Donell Banks works at Southern Nuclear’s Plant Vogtle units 3 and 4 as a shift supervisor in Operations, but is in the process of transitioning to his newly appointed role as the daily work controls manager. He has been in the nuclear energy industry for about 11 years.

I love what I do because I have the unique opportunity to help shape the direction and influence the culture for the future of nuclear power in the United States. Every single day presents a new challenge, but I wouldn't have it any other way. As a shift supervisor, I was primarily responsible for managing the development of procedures and programs to support operation of the first new nuclear units in the United States in more than 30 years. As the daily work controls manager, I will be responsible for oversight of the execution and scheduling of daily work to ensure organizational readiness to operate the new units.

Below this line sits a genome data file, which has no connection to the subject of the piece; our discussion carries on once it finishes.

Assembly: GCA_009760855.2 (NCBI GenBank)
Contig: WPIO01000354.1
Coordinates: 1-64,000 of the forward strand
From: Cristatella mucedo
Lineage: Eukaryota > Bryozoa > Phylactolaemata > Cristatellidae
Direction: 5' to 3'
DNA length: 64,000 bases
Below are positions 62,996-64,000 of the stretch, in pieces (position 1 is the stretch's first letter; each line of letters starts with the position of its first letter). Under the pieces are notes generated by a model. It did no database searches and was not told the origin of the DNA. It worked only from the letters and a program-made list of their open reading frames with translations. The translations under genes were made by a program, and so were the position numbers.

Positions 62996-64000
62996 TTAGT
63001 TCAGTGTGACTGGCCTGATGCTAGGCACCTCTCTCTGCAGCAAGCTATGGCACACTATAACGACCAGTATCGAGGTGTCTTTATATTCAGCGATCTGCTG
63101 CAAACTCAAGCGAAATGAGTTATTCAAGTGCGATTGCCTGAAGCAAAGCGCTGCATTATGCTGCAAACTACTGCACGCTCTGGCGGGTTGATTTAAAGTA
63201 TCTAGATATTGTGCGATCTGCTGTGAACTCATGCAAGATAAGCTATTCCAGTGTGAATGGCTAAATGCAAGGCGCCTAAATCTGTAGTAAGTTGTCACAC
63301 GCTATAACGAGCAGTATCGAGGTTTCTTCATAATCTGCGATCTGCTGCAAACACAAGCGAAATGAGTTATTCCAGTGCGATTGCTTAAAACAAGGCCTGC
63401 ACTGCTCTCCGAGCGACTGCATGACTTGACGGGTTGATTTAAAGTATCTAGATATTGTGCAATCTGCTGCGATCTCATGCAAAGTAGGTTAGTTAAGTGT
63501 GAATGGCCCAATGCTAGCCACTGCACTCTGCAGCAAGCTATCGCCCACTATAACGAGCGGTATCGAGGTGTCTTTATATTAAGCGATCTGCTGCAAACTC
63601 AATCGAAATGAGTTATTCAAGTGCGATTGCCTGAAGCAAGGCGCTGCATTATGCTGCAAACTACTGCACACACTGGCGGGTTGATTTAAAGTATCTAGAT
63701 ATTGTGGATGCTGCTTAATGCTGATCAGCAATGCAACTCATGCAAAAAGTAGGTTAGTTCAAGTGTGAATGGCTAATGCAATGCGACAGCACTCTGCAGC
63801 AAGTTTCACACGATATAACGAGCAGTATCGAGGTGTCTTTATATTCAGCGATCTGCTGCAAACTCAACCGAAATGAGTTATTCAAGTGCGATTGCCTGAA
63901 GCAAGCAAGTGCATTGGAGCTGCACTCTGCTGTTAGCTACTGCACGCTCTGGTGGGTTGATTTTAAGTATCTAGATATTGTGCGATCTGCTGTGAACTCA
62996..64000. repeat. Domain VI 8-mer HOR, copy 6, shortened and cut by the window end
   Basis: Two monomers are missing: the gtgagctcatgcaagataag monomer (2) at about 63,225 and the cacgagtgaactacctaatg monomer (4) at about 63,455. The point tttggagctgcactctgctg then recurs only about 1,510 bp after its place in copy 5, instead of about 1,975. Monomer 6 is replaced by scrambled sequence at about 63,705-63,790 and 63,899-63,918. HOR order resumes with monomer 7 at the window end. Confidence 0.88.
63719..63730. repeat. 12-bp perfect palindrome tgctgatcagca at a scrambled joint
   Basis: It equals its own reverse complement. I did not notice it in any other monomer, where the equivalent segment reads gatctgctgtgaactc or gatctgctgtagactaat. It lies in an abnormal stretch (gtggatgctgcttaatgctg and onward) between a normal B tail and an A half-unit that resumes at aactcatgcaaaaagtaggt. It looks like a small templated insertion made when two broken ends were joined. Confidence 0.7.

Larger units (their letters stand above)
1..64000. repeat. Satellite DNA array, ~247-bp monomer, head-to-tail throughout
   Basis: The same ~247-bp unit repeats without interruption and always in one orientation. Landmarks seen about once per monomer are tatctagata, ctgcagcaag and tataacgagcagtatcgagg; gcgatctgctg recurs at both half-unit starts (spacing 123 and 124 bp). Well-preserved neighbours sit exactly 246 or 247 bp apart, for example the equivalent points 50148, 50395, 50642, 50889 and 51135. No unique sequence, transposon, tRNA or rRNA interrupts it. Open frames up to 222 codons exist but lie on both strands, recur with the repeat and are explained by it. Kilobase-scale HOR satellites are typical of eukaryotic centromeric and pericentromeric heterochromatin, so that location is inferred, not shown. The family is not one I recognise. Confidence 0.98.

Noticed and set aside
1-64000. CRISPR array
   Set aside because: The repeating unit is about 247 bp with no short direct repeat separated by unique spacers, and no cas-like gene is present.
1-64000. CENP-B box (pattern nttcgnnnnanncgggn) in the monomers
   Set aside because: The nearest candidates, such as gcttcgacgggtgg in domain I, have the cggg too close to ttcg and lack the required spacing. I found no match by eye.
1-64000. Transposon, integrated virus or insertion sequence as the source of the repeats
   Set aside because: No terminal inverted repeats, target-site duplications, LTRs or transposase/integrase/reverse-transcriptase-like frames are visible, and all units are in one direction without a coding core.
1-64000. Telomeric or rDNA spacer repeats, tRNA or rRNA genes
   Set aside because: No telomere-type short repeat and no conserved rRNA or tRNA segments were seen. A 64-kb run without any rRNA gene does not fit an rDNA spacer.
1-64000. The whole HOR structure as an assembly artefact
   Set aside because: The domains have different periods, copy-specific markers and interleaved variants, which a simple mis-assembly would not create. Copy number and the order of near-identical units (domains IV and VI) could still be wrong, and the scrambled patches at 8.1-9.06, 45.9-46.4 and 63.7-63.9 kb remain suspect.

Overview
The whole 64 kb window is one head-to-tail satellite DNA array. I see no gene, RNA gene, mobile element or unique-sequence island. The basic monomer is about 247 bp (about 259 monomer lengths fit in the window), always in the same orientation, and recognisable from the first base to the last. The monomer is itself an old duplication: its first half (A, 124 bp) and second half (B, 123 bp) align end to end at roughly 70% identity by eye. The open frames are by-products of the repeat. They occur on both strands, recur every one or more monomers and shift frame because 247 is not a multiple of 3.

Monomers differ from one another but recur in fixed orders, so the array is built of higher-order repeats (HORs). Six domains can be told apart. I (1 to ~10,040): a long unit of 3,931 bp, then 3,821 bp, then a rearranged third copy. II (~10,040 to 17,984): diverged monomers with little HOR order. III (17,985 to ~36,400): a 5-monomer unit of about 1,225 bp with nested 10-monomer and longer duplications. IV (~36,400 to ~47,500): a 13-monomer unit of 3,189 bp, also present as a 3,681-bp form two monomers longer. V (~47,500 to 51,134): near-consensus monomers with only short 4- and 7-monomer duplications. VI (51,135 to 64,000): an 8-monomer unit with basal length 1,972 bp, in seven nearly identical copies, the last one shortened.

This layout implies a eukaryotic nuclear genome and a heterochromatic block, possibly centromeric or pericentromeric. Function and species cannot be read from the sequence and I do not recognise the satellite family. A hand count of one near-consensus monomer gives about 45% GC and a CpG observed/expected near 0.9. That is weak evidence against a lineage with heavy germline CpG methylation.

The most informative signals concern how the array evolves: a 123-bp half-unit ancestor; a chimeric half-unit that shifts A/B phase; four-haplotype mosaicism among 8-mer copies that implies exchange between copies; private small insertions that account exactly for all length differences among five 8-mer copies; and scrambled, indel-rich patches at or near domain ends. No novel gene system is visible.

I envision a nuclear energy industry that leverages the technology of today to improve efficiency…

Nuclear: Energy for All Political Seasons

The electoral college will soon confirm a surprise election result, Donald Trump. However, in the electricity world, there are fewer surprises – physics and economics will continue to apply, and Republicans and Democrats are going to find a lot to like about nuclear energy over the next four years.

In a Trump administration, the carbon conversation is going to be less prominent. But the nuclear value proposition is still there. We bring steady jobs to rural areas, including in the Rust Belt, which put Donald Trump in office. Nuclear plants keep the surrounding communities vibrant.

We hold down electricity costs for the whole economy. We provide energy diversity, reducing the risk of disruption. We are a critical part of America’s industrial infrastructure, and the importance of infrastructure is something that President-Elect Trump has stressed.

One of our infrastructure challenges is natural gas pipelines, which have gotten more congested as extremely low gas prices have pulled m…